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Fundamental tips for testing React components with Enzyme

 ·  ☕ 4 min read  ·  ✍️ Iskander Samatov

Tips for testing React components with Enzyme

Testing React components with Enzyme is tricky if you’re not familiar with all the tools available to you. This post will cover fundamental tips and utilities that Enzyme provides to help with writing unit tests for React components.

#1 View HTML output

Being be able to see the HTML output of your component comes in handy when writing tests with Enzyme. To do that, you can use the debug method on the mounted element:

enzyme debug

#2 Passing context to your components

The shallow method used for shallow-rendering components accepts a second options parameter which lets you specify context option. The library docs state that you can use that option to pass context to your React component. However, there’s a problem with it. This approach only works with a legacy context object and will not work with the modern Context API.

So what’s the approach that works with the modern API? A better way is to use the wrappingComponent option to specify your context provider as a wrapper:

enzyme context

Providing context this way ensures that the return value of the shallow method is still your target test component.

#3 Selector types

People commonly use CSS selectors to find components in Enzyme. However, there are other selector types you can use, more specifically five of them.


Regular CSS selector that we’ve talked about:

enzyme find css


This selector targets components based on the value of their props. The syntax is the same as with CSS attribute selectors:

enzyme find component prop

Component constructor

Finds components using their constructors. Just pass the reference to the constructor:

enzyme find constructor

Component display name

We can simply pass the display name of the component to find it. One thing to note: the displayName must start with a capital letter, or Enzyme will interpret it as a CSS selector instead.

enzyme find display name

HTML property selector

We can use this selector to find target elements based on the value of HTML properties. All we need to do is pass an object that matches the properties of the HTML element we are trying to find.

enzyme find html property selector

#4 Accessing props

With Enzyme, there are two different props methods you can use. You can call props directly on the mounted component, or you can call props on the instance of the component using instance().props. As you might guess, there’s a difference between their return values:

  • instance().props returns props of the React component itself.
  • Calling props directly on the wrapper will return properties of the underlying HTML node.

#5 Simulating events

The simulate function simulates events on the root node of the wrapper. You can use it to simulate clicks, scrolls, inputs, and other user actions.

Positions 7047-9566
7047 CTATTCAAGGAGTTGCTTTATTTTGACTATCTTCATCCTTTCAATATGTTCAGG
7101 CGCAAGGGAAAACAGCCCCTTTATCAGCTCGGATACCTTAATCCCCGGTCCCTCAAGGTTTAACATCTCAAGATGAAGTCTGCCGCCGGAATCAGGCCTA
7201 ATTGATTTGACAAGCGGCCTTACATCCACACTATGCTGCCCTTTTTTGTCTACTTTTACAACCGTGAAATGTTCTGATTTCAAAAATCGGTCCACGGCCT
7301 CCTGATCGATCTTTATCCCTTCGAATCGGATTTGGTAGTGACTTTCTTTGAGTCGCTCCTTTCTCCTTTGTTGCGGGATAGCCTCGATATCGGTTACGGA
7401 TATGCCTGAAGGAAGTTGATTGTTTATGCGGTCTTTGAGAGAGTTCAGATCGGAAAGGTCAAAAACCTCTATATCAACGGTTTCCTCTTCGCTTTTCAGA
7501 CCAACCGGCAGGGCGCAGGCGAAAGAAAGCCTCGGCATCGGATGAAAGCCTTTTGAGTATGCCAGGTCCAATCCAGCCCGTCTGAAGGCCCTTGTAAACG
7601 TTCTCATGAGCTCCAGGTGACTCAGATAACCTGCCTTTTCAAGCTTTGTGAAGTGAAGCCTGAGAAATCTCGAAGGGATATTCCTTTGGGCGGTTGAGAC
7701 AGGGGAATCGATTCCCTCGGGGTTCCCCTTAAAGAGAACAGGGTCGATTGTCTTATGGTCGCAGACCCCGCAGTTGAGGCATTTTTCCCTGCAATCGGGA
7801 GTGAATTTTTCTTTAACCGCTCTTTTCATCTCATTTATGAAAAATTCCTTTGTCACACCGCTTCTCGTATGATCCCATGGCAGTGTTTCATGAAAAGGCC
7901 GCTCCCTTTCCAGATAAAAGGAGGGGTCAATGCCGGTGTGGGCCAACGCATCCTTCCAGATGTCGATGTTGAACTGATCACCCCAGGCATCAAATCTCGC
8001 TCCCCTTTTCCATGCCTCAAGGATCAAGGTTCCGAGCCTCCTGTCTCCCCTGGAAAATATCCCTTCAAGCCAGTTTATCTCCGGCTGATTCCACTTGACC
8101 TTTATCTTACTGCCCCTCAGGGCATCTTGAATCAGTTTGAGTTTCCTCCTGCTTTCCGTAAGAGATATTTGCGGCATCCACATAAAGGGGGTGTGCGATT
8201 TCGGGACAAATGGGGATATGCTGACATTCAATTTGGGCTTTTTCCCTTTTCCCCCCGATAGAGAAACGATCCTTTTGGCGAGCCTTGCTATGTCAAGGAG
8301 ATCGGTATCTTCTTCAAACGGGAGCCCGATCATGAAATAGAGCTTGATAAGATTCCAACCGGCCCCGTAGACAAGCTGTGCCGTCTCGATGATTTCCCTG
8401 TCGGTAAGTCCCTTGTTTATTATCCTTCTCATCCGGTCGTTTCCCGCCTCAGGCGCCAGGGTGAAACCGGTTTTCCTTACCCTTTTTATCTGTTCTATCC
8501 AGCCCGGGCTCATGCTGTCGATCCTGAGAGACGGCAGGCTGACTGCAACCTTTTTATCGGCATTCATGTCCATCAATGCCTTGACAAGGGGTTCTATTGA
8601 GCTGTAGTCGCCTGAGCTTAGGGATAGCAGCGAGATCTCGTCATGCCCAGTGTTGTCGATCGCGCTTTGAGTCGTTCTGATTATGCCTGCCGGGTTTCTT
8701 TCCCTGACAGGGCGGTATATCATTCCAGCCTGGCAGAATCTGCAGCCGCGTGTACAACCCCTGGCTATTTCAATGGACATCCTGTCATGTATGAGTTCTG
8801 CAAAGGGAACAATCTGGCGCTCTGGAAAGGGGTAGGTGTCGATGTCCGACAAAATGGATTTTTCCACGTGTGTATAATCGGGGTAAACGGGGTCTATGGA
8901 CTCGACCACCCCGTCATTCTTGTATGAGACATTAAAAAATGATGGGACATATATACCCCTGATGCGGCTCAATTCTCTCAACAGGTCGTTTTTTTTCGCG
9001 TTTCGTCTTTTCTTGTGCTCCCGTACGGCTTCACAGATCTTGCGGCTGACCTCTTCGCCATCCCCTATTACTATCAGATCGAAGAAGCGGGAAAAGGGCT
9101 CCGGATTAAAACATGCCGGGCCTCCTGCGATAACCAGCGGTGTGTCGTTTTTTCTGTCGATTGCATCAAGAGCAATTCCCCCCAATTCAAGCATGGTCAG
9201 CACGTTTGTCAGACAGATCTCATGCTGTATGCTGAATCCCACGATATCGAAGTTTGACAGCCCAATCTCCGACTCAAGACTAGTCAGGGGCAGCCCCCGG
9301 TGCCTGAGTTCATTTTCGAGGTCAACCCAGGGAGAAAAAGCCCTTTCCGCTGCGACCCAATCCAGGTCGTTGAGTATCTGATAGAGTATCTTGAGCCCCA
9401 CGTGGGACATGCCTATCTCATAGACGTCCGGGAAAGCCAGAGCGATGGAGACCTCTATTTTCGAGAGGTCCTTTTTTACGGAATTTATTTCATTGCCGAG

enzyme simulate 1

On top of that, simulate accepts optional event argument, which allows you to mock out the event object:

enzyme simulate 2

#6 Simple way to test components that connect to Redux

Testing Enzyme components connected to Redux is often tricky. A widely-used approach is to wrap your React component with a Redux provider and mount it or use redux-mock-store :

enzyme load redux

But usually, all you want to test is that the component correctly responds to events and fires correct actions. For that, you don’t necessarily need to include Redux itself. Instead, you could directly use the component you’re trying to test and not the higher-order component connected to Redux.
enzyme load without redux

There are two main benefits to this approach:

  • We’re able to use shallow instead of mount. With the previous approach, you often need to use mount to reach connected components. Doing so renders all of the component tree, and we often don’t need that.

  • You no longer need to mock the Redux store and concern yourself with its implementation details. Instead, just provide the props your component uses directly to simulate how HOC injects the same props.

#7 Checking if your component is firing functions

You can use toHaveBeenCalled and toHaveBeenCalledWith to test that your component is firing functions the way you expect.

The difference between the two is that toHaveBeenCalledWith lets you specify the exact parameters that you expect functions to receive:

enzyme toHaveBeenCalledWith

And that’s it for this post. Here we briefly covered basic tips and practices for writing React component unit tests with Enzyme.

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Happy coding!

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Iskander Samatov
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